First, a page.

The 64-bit transition may also affect older hardware peripherals that require 32-bit apps or drivers to run; pro audio tools seem to be disproportionately affected. Sweetwater has a comprehensive rundown.
What can I do about it?
The Catalina installer will display a list of 32-bit apps on your system and warn you before you actually upgrade the operating system. But you can also view a complete list of 32-bit software on your Mojave or High Sierra Mac by opening the System Information tool and scrolling down to the “Legacy Software” section. Open System Information from the Utilities folder inside your Applications folder, or by clicking the Apple menu in the top-left corner of the screen, clicking About This Mac, and clicking System Report.
The easiest way to fix old 32-bit apps is to replace them with newer, 64-bit versions, though in the case of Office and the Adobe apps, that means spending money on new versions of the software or buying an ongoing software subscription. If you’re still happy with the old versions of these apps, it may be a good time to see whether an inexpensive or free replacement could do what you need. Word and Excel could potentially be replaced by Apple’s own Pages and Numbers apps or the LibreOffice suite. Photoshop could be replaced by Acorn or Affinity Photo. It’s as good a time as any to make sure your software is meeting your needs, and it’s usually possible to find good replacements for any budget.
Another solution for some apps is just to wait. The longer Catalina is out, the more time developers will have to release updated versions of their software. That won’t help you much if you’re running old, abandoned software from 15 years ago. But if you’ve got the latest version of an app and the developer is still releasing updates, odds are good that they’ll have 64-bit support sorted out within the next few months. And running an older version of macOS in the meantime should be safe to do.
Can I keep running an older version of macOS?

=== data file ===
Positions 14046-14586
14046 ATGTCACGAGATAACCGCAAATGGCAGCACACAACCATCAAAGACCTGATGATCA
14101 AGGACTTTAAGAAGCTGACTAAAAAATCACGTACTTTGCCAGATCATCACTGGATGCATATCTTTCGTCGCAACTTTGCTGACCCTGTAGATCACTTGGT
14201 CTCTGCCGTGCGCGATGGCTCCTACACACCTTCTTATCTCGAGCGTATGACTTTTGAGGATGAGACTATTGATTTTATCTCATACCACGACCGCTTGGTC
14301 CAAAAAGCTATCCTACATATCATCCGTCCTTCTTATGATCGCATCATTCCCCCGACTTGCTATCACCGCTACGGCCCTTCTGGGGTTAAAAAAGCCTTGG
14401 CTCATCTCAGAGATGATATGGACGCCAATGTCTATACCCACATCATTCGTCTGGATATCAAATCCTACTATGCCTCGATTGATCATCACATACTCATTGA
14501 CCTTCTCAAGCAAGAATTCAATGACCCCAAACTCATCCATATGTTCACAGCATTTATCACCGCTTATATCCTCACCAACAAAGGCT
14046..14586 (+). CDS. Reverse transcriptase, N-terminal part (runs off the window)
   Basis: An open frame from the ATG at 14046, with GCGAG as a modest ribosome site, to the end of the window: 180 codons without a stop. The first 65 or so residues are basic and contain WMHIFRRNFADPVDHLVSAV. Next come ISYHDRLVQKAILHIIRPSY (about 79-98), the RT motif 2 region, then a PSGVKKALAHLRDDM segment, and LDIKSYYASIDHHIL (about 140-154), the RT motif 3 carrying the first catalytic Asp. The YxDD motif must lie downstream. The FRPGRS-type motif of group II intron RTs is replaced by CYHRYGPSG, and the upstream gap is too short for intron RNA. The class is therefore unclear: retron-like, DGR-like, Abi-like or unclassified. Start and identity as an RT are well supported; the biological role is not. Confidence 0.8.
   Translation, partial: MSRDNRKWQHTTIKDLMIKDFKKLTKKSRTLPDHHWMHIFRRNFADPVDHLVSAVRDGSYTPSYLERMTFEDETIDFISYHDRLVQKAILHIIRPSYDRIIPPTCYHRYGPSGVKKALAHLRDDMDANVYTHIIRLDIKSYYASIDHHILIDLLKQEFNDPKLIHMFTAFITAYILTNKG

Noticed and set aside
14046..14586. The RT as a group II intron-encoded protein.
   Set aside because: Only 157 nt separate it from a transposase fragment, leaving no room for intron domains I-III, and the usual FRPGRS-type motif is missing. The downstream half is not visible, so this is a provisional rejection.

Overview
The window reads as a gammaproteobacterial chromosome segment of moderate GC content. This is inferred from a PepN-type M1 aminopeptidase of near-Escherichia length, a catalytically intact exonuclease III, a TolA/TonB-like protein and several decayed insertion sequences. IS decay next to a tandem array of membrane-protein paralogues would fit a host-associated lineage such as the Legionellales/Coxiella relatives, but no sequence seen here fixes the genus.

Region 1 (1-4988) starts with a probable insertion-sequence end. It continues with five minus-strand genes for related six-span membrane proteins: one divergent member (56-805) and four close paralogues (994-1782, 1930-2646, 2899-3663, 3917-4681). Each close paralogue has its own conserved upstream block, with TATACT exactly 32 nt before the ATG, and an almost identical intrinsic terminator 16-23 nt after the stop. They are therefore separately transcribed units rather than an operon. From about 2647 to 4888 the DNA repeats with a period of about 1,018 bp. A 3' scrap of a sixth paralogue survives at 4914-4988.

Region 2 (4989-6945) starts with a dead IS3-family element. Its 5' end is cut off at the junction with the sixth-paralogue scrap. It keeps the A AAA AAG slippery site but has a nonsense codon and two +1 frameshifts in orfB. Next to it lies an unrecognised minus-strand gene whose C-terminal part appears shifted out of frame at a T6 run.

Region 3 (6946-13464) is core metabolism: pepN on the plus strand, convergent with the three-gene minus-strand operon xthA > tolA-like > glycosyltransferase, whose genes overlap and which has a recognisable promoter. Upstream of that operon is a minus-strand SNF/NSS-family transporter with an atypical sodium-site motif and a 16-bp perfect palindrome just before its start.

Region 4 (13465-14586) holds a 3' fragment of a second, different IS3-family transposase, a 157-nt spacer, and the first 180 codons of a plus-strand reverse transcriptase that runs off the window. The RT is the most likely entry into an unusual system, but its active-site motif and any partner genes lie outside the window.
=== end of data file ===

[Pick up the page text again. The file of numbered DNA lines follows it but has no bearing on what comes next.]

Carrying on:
Macos Mojave 32 Bit Apps Finden
Apple doesn’t have an official policy about this, but it generally releases security updates and Safari browser updates for older macOS versions for about two years after they’re replaced. macOS 10.13 High Sierra, released in 2017, should receive security patches until roughly fall 2020; 2018’s Mojave should continue to be updated until fall 2021.
Third-party app developers usually support older versions of macOS for a while, too. The newest version of Microsoft Office for Mac supports version 10.13 and newer. Adobe Photoshop supports version 10.12 and newer. Google Chrome runs on versions of macOS going all the way back to 10.10. Support for multiple older versions of macOS is typical, so you shouldn’t have problems with most apps not running.
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The only problem you might run into, and one that could get worse when the next versions of macOS come out next year, is iCloud sync issues with any iPhones or iPads you may have. For example, iOS 13 and Catalina make changes to the Reminders app that require you to “upgrade” your lists of reminders, in a way that might break compatibility with older versions of the software. When things like this happen, you can sometimes get around them by using the icloud.com web interface, in a pinch.